The struggle is real right now for all of us trying to watch our added sugar intake this holiday season as we await the implementation of the revised nutrition facts label. Now, thanks to the administration’s delay of implementation dates, we’ll have longer to wait for clear labels. Want to know how much sugar was added to that egg nog? Tough. How about that fruit cake? None of your business. Trying to figure out whether you’ll max out on your daily sugar intake from that cup of hot cocoa? Better luck in 2020!
The Sugar Association had the gall to claim that the added sugar label was “not grounded in science” when it was finalized in May 2016. Now, multiple revelations over the past year have shown the way in which the organization has sidelined science using the disinformation playbook since at least the 1950s. It is clear as crystal that the Sugar Association cares only about science that downplays the risks of sugar consumption. All other data is subject to being contested or buried altogether.
Speaking of burying data, here’s how the Sugar Association used “The Fake” to end a research study with inconvenient initial findings.
In a November PLoS article, UCSF researchers found that the Sugar Research Foundation had suppressed its own research when its results indicated that rats fed a high-sugar diet had a statistically significant increase in likelihood that they would have higher levels of beta-glucoronidase which is associated with bladder cancer. SRF funded the 15-month study in 1968 to be led by W.F.R. Pover at the University of Birmingham. When Pover reported his results and asked for more time to complete the study, SRF Vice President, Hickson, described the study’s value as “nil” to industry executives, leading to a denial of the funding request and a termination of the incomplete study. This meant that the study’s conclusions were never published and that the link between a high sugar diet and associated cancer risk were kept secret from the public, until now. As recently as 2016, the Sugar Association has denied the link between sugar consumption and cancer, stating that “no credible link between ingested sugars and cancer has been established.”
The Sugar Association has also spent years trying to shift attention off of the harmful impacts of added sugar, using “The Diversion.”
The same UCSF research team published a study last year which revealed that as a part of its campaign to increase sugar consumption in the 1960s, the Sugar Research Foundation funded its own literature review on sugars, fats, and chronic heart disease in an obvious attempt to dispel the rumors that calories from sugar were at least part of the problem. The SRF paid Dr. Mark Hegsted and Dr. Robert McGandy, under the supervision of Harvard University’s Fredrick Stare, a total of nearly $50,000 (in 2015 dollars) for their work. And the SRF was heavily involved throughout the review process, urging the scientists to focus on the perils of fat consumption. The SRF vice president and director of research, John Hickson, emphasized in 1965, “Our particular interest had to do with that part of nutrition in which there are claims that carbohydrates in the form of sucrose make an inordinate contribution to the metabolic condition, hitherto ascribed to aberrations called fat metabolism. I will be disappointed if this aspect is drowned out in a cascade of review and general interpretation.”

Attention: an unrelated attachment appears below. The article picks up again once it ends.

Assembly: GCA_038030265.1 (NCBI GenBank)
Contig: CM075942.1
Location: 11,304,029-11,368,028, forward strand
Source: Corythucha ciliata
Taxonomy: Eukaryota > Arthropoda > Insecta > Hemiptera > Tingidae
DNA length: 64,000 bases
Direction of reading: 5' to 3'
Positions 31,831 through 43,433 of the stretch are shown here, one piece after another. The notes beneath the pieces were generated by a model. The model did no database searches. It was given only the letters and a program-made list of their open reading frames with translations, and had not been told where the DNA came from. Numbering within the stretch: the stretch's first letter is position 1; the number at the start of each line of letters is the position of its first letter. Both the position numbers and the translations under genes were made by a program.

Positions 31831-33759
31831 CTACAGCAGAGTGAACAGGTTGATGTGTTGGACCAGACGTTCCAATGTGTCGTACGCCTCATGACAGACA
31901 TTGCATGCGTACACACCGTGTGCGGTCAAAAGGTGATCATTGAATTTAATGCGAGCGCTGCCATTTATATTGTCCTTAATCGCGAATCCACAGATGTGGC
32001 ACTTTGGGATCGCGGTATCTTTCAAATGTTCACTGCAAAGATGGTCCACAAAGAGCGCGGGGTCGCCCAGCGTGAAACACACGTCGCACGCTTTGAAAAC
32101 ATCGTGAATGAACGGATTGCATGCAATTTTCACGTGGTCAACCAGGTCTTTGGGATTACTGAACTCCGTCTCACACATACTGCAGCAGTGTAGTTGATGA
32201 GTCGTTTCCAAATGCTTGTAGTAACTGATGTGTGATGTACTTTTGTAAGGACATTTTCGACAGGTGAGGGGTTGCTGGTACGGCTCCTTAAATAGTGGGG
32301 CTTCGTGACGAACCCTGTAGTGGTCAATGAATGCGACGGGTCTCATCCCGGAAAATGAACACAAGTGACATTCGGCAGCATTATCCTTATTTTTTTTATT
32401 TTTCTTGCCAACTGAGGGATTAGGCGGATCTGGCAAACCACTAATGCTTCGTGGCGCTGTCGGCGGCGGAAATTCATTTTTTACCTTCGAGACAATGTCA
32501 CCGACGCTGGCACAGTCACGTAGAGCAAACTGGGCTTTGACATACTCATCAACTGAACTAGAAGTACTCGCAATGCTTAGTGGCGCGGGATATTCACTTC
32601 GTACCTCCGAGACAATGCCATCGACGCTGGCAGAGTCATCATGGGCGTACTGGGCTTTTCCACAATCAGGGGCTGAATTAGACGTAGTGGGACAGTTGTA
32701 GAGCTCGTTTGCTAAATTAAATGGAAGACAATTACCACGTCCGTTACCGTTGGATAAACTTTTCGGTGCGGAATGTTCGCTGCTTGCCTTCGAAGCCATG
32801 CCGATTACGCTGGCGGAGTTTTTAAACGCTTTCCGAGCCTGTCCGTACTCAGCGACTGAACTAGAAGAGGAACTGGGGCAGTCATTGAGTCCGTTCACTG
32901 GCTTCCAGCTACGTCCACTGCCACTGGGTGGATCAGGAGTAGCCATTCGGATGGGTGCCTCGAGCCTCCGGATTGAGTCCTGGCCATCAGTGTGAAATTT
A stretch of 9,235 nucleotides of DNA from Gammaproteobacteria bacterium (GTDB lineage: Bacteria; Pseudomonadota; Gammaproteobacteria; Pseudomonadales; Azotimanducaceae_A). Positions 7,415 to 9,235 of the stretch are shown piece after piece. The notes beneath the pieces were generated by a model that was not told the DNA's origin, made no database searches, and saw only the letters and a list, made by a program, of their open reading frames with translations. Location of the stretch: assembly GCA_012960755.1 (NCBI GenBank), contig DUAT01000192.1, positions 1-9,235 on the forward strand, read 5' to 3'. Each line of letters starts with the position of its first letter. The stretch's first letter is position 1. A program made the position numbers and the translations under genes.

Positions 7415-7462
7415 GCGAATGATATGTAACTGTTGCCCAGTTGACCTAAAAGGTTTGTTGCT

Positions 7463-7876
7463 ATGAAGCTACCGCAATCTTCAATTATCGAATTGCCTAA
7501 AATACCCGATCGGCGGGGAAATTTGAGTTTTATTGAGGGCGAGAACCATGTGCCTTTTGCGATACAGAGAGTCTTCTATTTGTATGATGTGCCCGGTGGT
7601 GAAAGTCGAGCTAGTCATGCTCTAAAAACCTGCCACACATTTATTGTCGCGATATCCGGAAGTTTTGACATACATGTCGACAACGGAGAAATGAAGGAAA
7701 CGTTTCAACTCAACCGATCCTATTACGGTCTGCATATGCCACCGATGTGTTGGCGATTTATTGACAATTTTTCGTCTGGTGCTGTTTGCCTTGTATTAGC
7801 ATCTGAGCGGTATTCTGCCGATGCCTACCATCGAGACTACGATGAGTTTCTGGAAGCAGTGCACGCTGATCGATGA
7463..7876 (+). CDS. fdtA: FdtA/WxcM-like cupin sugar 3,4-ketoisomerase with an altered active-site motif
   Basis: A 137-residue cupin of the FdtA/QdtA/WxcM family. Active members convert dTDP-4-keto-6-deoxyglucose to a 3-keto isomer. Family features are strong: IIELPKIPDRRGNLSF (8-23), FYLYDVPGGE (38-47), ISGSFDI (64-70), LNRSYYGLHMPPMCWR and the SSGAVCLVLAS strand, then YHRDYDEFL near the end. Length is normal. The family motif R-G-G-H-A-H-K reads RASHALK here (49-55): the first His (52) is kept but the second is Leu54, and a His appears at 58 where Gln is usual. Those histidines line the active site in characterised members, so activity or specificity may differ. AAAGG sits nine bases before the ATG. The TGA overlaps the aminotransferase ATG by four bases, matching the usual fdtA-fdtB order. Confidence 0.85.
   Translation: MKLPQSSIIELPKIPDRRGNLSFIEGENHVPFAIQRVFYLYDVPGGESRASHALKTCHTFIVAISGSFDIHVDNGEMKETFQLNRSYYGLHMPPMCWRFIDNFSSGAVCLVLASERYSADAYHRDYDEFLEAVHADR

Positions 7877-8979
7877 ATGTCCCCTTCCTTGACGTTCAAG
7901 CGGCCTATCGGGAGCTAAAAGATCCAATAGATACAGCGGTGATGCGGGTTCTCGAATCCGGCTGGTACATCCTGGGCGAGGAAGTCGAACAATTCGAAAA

Another trick up the sleeve of the Sugar Association was their use of “The Screen,” taking advantage of the funding relationship it had with Harvard University’s nutrition department.
Just as the Sugar Association and Corn Refiners Association today work with academic scientists to advance their talking points, when the trade association’s aforementioned literature review was published in the New England Journal of Medicine in 1967, the authors did not disclose the funding or close involvement of the SRF in the review. Dr. Fredrick Stare, the founder and chairman of the nutrition department at the Harvard School of Public Health, had an extended history of funding from the sugar and food industry: over 30 papers authored by members of his department were funded by the SRF just between 1952 and 1956. Stare’s department at Harvard is a key example of how industry funding can influence academic science, with dangerous consequences for public discourse and public policy.
Despite all we know about the disinformation campaign of the sugar industry, government officials are still failing to see through their same old distraction tactics and talking points about “sound science” to act to protect our health rather than the trade association’s profit margin. The result? Delayed access to information on the nutrition facts label even though we know that sugar is one of the risk factors implicated in the obesity crisis that continues to worsen every year.
Early last month, UCS submitted a comment to the FDA urging them to choose information over disinformation and not to go through with the further delay of enforcement of the revised label. To formally delay compliance of this already long-awaited and scientifically supported rule would be an arbitrary step backward for public health.
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